The National Gallery in Prague received almost half a million visitors last year, and a new proposal by the gallery's director to open doors for free could see that number go through the roof. He wants a budget increase to make that possible - though the Culture Ministry is not in favour. But could a change of government increase chances of free admission at the National Gallery?
Edith Templeton is a writer who defies categorization. Born in Prague in 1916 and still alive at the age of 90, she has had an adventurous life. Her work is every bit as adventurous. Here is a description by a Los Angeles Times reviewer: "Imagine Jane Austen and D.H. Lawrence sharing an engrossed conversation about social snobbery and the wolfish pursuit of obsessive sex and you have something of Templeton's atmosphere." Bernie Higgins has become fascinated by Edith Templeton's work and life and tells us more.
Today we enjoy a CD of works by Jaroslav Jezek. He was a Czech composer of the inter-war period who made a huge impression on Czech musical culture, and this recording features his own piano, still in place in Jezek's famous "Blue Room". We also engage in some "Philosophical Dialogues" with contemporary composer, Oldrich Korte, whose works confront some of the basic questions of our existence.
This year's Summer School of Slavonic studies is in full swing at Prague's Charles University. Almost 250 people are immersed in the study of Czech language, culture, and life. Students from all over the world - around 40 countries in all - and all degrees of education come together to brave the difficulties of learning Czech.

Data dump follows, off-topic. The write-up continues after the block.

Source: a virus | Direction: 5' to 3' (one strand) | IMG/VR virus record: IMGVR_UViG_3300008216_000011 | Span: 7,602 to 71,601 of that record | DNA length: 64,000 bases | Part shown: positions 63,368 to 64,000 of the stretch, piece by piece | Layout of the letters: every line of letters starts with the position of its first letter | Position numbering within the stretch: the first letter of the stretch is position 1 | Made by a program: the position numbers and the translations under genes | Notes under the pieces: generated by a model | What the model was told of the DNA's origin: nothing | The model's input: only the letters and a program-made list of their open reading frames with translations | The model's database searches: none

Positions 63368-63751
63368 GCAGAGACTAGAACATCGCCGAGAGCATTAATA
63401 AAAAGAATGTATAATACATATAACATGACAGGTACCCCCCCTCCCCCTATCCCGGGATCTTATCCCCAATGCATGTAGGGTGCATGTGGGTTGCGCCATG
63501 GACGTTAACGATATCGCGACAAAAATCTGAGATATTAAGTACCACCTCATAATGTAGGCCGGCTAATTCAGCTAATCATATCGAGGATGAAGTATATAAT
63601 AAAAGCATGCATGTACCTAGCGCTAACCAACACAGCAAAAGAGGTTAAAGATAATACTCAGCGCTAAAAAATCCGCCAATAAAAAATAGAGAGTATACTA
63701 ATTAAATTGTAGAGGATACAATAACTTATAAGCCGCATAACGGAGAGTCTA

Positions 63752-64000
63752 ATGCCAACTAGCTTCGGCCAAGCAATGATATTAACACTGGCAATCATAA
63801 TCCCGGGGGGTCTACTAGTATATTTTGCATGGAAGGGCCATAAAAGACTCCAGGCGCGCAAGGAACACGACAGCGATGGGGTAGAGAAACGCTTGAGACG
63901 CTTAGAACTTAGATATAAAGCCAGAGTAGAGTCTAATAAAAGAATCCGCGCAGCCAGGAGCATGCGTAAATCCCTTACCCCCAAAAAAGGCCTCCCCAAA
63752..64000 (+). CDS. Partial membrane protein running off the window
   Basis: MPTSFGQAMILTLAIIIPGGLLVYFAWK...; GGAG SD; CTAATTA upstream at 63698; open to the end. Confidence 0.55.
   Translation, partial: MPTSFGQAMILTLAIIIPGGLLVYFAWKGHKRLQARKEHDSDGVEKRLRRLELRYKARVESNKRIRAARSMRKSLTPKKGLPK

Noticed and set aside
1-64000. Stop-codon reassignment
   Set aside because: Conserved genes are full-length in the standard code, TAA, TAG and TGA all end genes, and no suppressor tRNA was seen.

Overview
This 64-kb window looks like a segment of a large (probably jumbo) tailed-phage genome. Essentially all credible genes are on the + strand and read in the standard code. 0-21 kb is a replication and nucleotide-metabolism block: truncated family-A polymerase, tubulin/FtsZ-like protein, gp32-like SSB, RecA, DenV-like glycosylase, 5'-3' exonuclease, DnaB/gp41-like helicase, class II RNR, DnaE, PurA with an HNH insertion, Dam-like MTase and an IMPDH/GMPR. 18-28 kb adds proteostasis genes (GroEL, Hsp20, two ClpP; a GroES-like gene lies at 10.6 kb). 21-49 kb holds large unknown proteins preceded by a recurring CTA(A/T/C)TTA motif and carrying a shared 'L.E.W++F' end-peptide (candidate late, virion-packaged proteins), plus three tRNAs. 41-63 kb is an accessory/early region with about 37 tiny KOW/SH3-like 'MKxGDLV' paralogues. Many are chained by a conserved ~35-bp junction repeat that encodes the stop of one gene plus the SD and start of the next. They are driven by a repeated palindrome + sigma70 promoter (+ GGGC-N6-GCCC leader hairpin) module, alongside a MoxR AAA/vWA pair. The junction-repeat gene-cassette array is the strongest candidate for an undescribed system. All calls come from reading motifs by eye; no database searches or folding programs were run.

One of the most precious works of art to be seen in the Czech Republic is no doubt "The Feast of the Rose Garlands" by the German painter Albrecht Duerer. Exactly 500 years have passed since the masterpiece was painted in Venice and to mark the anniversary, Prague's National Gallery is holding an exhibition this summer, displaying the painting, along with other works by Duerer and many tributes to the original masterpiece.
Petr Novak's unmistakeable, delicate tenor voice is synonymous with Czechoslovak society of the late 1960s. This talented musician shot to fame in this country at the time of the Prague Spring, when his gentle love songs influenced by Western pop groups like The Beatles were hugely popular among young Czechs. His success during this era, however, proved to be short-lived and his career subsequently stagnated under the influence of communist repression and his own problems with alcohol.
Exactly fifty years ago, on August 1 1956, the country's first ever official mime performance was staged for the public. It was a graduation performance by students of the Prague State Conservatory. With "A Night of Three Mimes" at the Clementinum, the group of dancers never dreamed their show would start off a tradition of mime in the country. Now, to celebrate this anniversary, a six-month festival has just been launched. Dita Asiedu reports:
In Czech Books this week, we look at award-winnning Irish writer John Banville's relationship with Prague, a city which features in a number of his books, including his personal travelogue Prague Pictures and the historical novel Kepler, which is set in Prague during the reign of Emperor Rudolph II.
This Saturday, July 29, is the 150th anniversary of the death of Karel Havlicek Borovksy, regarded by many as the first Czech journalist. Born in the Moravian village of Borov in 1821, Havlicek Borovsky achieved a lot in his short life; he was also a newspaper editor and a very important figure in the Czech National Revival. Ahead of this weekend's anniversary, the Karel Havlicek Borovsky Institute held a ceremony at his grave in Prague on Tuesday. I spoke to the Institute's Vilem Tanzer about its aims, and the legacy of this legendary Czech